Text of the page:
From an early age Hans Steinbrück struggled to find a place for himself within German society. Born in 1921 and orphaned by the age of five, he did not have any family to look to for guidance. At the age of sixteen Steinbrück ran away from his orphanage and took a job as a sailor. In his two years at sea he saw much of the world – a little too much, perhaps, as he would contract malaria while in a stop off in Africa.
When the Second World War broke out in September 1939 the shipping company that employed Steinbrück let him go. For a time he manage to maintain his maritime lifestyle by working the docks in Düsseldorf, but in 1941 he was drafted into the military to serve in a flak battery. His military career lasted only a month before he had a malaria attack and fell from his flak gun, injuring his head. Apparently unfit for service, the military released him out into a world at war with no source of income.
He was so desperate for work that he even attempted to secure a position as a Gestapo officer in 1942, but the Gestapo did not hire people off the street. Thereafter he would try to get a break on his rent by posing as a Gestapo officer while applying for a Düsseldorf apartment. Suspicious, the landlord reported him to the real Gestapo, and they arrested Steinbrück for impersonating an officer and sent him to the Buchenwald concentration camp.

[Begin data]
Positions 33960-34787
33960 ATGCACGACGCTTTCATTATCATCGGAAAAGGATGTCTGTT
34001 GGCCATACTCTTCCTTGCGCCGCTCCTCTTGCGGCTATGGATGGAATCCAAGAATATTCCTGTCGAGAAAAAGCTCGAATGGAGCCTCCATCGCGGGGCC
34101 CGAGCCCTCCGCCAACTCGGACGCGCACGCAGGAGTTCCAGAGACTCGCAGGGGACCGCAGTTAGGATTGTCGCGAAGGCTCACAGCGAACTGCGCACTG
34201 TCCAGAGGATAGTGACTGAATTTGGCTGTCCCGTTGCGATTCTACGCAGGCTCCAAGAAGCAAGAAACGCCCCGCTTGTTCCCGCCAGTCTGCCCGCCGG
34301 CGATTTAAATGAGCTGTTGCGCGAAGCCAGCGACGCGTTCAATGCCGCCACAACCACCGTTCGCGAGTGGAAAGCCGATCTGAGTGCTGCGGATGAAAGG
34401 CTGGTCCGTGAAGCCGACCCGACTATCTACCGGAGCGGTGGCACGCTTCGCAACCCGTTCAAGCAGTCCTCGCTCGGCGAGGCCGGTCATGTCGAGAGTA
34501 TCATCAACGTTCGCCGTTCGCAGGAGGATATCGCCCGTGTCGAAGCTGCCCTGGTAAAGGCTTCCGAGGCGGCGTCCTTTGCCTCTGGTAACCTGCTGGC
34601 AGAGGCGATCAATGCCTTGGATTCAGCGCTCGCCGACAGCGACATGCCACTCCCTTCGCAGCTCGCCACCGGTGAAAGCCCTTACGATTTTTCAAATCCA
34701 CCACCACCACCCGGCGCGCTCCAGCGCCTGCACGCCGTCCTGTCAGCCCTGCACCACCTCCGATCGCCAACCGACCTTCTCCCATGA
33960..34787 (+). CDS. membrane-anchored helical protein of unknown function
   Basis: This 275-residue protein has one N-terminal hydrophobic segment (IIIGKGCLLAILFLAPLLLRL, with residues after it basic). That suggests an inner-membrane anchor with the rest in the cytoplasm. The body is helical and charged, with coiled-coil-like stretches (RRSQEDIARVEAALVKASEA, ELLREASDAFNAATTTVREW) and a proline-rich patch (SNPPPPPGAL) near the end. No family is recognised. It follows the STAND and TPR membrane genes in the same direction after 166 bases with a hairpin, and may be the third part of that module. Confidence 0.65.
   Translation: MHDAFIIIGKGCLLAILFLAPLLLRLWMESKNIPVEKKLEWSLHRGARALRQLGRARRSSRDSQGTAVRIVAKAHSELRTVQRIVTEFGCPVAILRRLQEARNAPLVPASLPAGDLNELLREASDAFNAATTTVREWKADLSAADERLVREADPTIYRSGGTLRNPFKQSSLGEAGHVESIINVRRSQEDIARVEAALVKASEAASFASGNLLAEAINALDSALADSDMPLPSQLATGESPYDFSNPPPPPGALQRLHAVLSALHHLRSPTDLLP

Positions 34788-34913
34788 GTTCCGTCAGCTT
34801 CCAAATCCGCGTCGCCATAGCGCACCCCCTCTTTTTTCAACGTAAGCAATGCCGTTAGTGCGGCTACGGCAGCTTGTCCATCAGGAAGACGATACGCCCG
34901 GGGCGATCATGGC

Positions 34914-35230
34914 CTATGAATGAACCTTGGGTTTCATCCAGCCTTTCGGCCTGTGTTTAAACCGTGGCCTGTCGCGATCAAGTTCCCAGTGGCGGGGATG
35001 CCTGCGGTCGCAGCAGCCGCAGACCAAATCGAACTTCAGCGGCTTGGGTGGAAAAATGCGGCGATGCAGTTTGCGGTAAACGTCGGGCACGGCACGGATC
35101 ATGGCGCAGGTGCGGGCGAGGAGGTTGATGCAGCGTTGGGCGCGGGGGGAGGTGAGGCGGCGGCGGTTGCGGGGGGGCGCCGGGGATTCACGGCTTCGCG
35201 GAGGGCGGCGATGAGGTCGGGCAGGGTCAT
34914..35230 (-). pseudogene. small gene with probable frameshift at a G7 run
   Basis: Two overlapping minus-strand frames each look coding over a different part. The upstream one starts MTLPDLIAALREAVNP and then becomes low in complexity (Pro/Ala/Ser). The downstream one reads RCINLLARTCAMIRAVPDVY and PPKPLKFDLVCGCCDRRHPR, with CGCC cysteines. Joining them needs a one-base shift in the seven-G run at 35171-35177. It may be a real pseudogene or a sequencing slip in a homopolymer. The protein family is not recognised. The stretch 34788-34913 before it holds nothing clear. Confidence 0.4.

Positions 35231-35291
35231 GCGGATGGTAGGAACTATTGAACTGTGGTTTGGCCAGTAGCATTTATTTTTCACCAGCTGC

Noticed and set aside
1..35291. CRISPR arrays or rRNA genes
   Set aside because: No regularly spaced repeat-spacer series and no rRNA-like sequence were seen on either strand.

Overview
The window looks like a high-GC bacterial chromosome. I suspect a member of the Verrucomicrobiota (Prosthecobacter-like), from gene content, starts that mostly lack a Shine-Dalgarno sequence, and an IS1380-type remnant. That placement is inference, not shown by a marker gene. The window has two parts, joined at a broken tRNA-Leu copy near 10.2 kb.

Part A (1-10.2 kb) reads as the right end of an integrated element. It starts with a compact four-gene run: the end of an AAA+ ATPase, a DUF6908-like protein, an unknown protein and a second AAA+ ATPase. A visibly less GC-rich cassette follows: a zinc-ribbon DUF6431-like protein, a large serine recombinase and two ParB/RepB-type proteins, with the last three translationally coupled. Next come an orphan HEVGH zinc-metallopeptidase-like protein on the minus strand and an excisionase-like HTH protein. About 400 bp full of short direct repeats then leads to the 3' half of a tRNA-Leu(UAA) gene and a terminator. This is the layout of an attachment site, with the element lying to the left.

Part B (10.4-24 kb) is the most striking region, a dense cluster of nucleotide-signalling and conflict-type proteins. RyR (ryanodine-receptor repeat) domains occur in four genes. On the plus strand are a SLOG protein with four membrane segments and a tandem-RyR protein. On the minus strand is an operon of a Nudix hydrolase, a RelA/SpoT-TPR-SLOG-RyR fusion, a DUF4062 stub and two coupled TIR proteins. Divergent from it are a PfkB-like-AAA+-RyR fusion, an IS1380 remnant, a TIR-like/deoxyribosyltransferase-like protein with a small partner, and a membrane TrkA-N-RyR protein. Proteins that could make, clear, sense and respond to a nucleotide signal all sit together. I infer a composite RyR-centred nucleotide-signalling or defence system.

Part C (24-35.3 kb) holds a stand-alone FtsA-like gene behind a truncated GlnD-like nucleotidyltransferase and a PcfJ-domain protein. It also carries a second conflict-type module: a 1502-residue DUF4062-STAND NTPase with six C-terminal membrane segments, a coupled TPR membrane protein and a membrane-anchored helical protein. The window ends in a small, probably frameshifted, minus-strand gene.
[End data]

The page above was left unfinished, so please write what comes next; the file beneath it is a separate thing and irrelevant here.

Within the concentration camp system Steinbrück became one amongst a mass of downtrodden individuals exploited by the Nazi regime for their labor. At the time the city of Cologne had recently been devastated by the first thousand bomber raid of the war, so a satellite camp of Buchenwald was established there employing prisoners to clear the rubble. Steinbrück was amongst the first 300 inmates sent to Cologne for this purpose.
In the spring of 1943 the bombing of Cologne intensified during the Battle of the Ruhr. The city was soon littered with unexploded ordinance and bombs on time-delay fuses. Steinbrück was among the concentration camp prisoners charged with the dangerous job of defusing these bombs. He proved to be exceptionally capable in this capacity, personally defusing 900 bombs, and earning a good deal of local notoriety and the nickname “Bomber Hans.” He knew, though, that the job would one day take his life, so in October 1943 he escaped, becoming a fugitive.
Luckily for Steinbrück he knew a young woman in Cologne, Cäcilie Serve, who he had previously had a romantic relationship with. She agreed to take him in at her apartment on Schönstein Street. For six months Steinbrück resided with Cäcilie, living off of her state support payments. While living on Schönstein Street he also developed a close relationship with a group of boys who lived in the area, members of an underground youth movement set up in opposition to the Hitler Youth called the Edelweiss Pirates. The boys idolized Steinbrück, who regaled them with stories of defusing bombs.